Aim. Antimicrobial resistance among Gram-negative bacteria is a worldwide problem. Antibiotic resistance is a natural adaptation of bacteria in an environment full of antibiotics, especially in the hospital settings. Bacterial resistance may occur in the hospital under pressure of antibiotics or be acquired from other healthcare settings before admission. Multiresistant bacteria can easily spread in the hospital or become endemic in some departments (usually in the intensive care unit). The main problems with carbapenems resistant bacteria have been observed throughout the great limitations of antimicrobial therapy. Carbapenemase-producing isolates, mostly from intensive care, are among the most multiresistant nosocomial bacteria known and are often susceptible only to polymyxins and tigecycline. Carbapenem producing bacteria are usually identified in enterobacteria (Klebsiella, Escherichia, Enterobacter).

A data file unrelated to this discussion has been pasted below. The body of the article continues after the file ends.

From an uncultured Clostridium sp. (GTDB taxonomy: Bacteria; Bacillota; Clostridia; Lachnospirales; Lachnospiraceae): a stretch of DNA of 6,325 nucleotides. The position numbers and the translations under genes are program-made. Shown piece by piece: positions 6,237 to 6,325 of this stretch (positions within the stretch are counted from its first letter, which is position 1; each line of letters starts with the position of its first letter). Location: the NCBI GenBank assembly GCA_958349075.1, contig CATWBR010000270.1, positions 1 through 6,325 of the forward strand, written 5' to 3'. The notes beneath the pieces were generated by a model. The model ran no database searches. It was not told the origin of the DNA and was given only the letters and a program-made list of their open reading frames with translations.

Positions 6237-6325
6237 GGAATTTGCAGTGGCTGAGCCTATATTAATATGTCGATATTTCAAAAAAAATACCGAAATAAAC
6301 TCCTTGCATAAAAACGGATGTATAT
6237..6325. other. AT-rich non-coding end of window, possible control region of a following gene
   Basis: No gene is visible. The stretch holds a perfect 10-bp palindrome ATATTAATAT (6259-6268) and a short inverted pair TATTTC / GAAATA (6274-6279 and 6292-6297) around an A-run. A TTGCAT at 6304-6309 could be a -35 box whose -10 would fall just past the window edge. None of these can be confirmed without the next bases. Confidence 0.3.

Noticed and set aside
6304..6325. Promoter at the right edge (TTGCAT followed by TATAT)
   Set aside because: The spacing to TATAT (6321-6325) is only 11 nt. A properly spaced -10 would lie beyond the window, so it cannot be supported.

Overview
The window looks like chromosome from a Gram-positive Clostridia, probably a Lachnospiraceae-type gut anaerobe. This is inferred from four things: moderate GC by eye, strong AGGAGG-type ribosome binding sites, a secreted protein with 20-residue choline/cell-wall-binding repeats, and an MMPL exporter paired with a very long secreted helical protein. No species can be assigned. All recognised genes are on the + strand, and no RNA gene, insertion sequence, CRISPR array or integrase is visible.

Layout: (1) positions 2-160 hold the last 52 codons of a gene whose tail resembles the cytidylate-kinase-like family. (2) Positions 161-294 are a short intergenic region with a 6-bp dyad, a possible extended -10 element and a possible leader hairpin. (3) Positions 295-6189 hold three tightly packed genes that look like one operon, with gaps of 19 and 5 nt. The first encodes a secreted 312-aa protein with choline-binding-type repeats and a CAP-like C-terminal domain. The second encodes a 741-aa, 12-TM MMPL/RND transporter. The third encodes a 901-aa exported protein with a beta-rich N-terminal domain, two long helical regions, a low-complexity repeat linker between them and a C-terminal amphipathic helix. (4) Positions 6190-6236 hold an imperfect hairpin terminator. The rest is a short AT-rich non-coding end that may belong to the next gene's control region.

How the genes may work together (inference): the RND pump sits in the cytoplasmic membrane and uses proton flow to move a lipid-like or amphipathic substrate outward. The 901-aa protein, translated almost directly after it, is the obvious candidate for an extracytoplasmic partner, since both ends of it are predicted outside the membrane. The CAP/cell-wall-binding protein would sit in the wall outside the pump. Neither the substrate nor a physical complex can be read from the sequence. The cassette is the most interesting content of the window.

Data on the prevalence of carbapenem resistance is limited. Therefore, in this study we determined the prevalence of carbapenemase among multidrug resistant gram negative enterobacteriaceae isolated from clinical specimens in a tertiary hospital.

Methods. The prevalence of carbapenems resistant isolates from 7 ICUs derived from hospital information systems.

Results. Prevalence results were highest in surgical intensive care units (general surgery, neurosurgery, cardiosurgery and urology) compared with paediatric, medical and neurology intensive care units. The most frequently reported carbapenems resistant microorganisms were Klebsiella spp. and Enterobacter spp.

Conclusion. This study describes the current epidemiology of CRE from the ICU at the UHC in Zagreb and highlights the importance of prevention strategies.

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